All this to answer your question: if you are convicted you need to keep sabbath, then according to the Bible you should be convicted as well that you need to keep the annual feasts days.

This, I admit, may be not the kind of “help” you wanted as it opens up a can of worms! How are you going to do commanded sacrifices or tithe crops with no temple or Levites and priests around? Or how many men have the funds to travel to Jerusalem three times per year to keep the feasts in the one place where God “placed his name” (Dt 14:23; 16:2; 26:2)? The answers are: You can’t and indeed very few have the funds to keep Torah.

Anyway, this is what the Bible literally teaches on this question and it is up to each of us to determine for ourselves what to do with it. There are no prophets, judges, Levites or priests today with authority over us in these matters to guide us, unlike what Ancient Israel had as part of the Old Covenant to make Torah “not too difficult” (Dt 30:11-14).

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19 Responses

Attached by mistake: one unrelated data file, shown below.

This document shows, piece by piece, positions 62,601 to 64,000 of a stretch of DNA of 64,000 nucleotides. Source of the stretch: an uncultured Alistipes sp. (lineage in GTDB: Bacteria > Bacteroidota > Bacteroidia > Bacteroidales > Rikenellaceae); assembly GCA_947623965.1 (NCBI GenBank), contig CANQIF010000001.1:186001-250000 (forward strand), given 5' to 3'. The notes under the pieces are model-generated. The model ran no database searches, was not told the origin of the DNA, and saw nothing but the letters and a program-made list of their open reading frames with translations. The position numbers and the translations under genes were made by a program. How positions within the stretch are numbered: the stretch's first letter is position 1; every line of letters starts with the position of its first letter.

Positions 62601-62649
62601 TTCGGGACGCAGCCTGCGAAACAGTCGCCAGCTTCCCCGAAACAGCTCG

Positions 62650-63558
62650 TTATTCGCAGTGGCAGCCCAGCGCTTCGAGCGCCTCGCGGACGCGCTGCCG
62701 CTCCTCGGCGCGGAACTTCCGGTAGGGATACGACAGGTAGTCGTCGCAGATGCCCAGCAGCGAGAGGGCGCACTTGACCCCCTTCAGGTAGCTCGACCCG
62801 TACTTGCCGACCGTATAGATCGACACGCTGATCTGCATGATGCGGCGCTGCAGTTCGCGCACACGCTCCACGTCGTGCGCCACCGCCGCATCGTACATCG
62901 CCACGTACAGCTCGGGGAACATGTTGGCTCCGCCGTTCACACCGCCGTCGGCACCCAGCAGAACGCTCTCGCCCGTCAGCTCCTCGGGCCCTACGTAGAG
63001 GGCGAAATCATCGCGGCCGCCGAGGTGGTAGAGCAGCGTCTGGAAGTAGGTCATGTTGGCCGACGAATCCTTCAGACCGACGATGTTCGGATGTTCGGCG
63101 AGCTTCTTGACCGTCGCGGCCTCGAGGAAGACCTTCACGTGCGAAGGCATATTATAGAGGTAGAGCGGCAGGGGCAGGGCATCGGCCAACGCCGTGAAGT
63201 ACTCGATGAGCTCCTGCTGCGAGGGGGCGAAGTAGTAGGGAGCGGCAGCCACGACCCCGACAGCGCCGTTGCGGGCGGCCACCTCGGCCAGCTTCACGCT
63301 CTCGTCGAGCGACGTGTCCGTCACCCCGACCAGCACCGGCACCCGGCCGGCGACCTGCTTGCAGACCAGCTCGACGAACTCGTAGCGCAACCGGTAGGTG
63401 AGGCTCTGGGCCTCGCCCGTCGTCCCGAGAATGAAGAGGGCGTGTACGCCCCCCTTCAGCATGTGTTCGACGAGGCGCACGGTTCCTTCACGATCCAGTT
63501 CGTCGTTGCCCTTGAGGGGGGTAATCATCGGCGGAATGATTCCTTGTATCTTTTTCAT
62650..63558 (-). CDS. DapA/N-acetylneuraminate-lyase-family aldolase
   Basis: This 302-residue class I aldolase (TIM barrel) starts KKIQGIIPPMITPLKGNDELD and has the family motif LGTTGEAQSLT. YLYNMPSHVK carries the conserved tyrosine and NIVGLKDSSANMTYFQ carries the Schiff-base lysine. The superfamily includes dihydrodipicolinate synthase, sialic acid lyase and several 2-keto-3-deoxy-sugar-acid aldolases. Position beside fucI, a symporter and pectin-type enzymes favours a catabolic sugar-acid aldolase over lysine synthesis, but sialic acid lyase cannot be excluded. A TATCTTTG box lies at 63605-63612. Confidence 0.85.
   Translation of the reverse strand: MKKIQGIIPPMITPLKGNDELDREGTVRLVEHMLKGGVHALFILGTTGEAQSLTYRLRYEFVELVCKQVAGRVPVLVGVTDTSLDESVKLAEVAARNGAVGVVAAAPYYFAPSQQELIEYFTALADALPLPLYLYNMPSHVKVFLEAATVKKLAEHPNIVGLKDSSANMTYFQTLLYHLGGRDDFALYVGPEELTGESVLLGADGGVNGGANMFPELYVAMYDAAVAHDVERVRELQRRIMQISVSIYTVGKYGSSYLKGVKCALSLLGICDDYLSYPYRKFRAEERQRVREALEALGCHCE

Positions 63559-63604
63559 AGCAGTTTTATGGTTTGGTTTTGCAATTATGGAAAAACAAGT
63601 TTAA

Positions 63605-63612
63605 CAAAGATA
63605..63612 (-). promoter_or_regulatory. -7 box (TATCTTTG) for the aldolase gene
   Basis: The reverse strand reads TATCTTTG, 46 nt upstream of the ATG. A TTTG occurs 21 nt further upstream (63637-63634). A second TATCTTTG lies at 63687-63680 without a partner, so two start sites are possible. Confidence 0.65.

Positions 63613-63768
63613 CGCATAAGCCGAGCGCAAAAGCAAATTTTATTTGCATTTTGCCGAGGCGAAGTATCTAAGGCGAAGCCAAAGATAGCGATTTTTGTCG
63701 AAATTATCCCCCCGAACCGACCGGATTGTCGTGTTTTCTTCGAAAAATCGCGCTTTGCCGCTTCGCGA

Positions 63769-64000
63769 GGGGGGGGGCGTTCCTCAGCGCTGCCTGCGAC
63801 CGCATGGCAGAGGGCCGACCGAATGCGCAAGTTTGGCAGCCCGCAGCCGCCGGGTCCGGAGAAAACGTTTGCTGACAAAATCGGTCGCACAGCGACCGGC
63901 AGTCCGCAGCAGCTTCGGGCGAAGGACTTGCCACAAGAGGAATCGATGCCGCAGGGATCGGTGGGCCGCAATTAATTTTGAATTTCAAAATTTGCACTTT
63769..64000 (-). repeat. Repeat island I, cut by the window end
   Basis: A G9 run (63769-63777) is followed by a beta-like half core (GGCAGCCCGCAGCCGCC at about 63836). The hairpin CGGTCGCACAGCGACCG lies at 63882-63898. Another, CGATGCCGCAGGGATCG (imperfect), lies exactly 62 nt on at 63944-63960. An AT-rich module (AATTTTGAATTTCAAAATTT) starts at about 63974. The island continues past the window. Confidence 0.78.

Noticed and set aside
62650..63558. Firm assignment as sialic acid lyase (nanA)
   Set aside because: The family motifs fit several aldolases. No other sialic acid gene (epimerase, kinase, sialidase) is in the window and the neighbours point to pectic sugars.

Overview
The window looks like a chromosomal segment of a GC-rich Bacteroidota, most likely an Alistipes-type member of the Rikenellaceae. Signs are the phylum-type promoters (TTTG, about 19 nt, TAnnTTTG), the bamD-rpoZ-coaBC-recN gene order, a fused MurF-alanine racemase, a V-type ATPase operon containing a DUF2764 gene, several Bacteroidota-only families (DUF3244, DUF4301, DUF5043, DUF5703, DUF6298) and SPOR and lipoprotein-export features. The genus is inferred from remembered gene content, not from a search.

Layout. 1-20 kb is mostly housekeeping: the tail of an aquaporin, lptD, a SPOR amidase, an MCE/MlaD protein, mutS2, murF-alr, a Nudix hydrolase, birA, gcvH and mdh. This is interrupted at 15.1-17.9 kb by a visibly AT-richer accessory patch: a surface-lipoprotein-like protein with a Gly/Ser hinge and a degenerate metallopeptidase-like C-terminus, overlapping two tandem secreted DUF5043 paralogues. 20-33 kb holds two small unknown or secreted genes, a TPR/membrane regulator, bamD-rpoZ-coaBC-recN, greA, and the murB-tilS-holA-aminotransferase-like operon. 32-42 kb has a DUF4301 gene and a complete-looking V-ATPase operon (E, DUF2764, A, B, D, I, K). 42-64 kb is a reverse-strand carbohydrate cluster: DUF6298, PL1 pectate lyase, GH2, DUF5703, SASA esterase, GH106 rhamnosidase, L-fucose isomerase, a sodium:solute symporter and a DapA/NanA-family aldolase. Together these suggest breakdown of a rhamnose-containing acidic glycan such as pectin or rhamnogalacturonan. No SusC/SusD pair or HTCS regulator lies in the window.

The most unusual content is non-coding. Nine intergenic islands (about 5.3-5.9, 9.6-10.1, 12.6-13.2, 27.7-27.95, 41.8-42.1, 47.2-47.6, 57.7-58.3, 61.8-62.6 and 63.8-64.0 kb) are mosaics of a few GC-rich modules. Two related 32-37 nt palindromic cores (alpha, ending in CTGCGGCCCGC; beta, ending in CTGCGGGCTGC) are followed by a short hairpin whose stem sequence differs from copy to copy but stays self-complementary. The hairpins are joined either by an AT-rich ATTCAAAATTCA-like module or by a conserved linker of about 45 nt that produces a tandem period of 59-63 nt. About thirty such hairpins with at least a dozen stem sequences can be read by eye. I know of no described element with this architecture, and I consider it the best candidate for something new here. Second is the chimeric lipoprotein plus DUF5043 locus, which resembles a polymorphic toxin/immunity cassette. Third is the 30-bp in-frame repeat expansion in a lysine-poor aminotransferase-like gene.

1. Greg Says:

    Tim: What about the key message of Paul that Gentiles are not under the law? Am referring to the whole argument of grace versus Torah.

  2. Laura Smith Says:

    Tim,

    Where is the “like” button on this one? Thank you Thank you Thank you

    Laura

  3. Tim McHyde Says:

    Thanks for the suggestion, Laura. I forgot to put them on this site too. I’ve just added them.

  4. Tim McHyde Says:

    Greg, those who feel convicted to keep sabbath have answers to those discussions. My purpose was not to tell people whether to do it or not, but to explain the nailed to the cross and the all or nothing aspect if you do feel convicted to do it.=)

  5. Madhu Babu Gamidi Says:

    Shalom Dear Tim McHyde I greatly thank you first.Your articles are really spiritual and beautiful biblical explanation.I Pray for the Peace of Jerusalem daily according to Psalms 122:6.Even i request you too Pray.Thanking you in Yeshua name Madhu Babu Gamidi(Joshua).